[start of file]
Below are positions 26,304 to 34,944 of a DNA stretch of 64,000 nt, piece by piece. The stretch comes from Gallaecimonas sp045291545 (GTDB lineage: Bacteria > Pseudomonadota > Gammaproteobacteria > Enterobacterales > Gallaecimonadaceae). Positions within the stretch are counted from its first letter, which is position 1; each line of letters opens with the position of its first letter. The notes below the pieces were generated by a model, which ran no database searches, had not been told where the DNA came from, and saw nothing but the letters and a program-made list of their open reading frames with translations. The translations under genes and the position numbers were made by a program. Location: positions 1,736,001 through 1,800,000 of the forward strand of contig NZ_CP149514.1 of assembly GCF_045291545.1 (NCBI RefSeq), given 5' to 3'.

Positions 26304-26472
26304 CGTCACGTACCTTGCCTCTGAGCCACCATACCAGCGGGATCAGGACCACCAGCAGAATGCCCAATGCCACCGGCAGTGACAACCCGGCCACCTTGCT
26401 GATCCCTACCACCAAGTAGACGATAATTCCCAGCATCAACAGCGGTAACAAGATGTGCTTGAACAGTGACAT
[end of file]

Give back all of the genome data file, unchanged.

Below are positions 26,304 to 34,944 of a DNA stretch of 64,000 nt, piece by piece. The stretch comes from Gallaecimonas sp045291545 (GTDB lineage: Bacteria > Pseudomonadota > Gammaproteobacteria > Enterobacterales > Gallaecimonadaceae). Positions within the stretch are counted from its first letter, which is position 1; each line of letters opens with the position of its first letter. The notes below the pieces were generated by a model, which ran no database searches, had not been told where the DNA came from, and saw nothing but the letters and a program-made list of their open reading frames with translations. The translations under genes and the position numbers were made by a program. Location: positions 1,736,001 through 1,800,000 of the forward strand of contig NZ_CP149514.1 of assembly GCF_045291545.1 (NCBI RefSeq), given 5' to 3'.

Positions 26304-26472
26304 CGTCACGTACCTTGCCTCTGAGCCACCATACCAGCGGGATCAGGACCACCAGCAGAATGCCCAATGCCACCGGCAGTGACAACCCGGCCACCTTGCT
26401 GATCCCTACCACCAAGTAGACGATAATTCCCAGCATCAACAGCGGTAACAAGATGTGCTTGAACAGTGACAT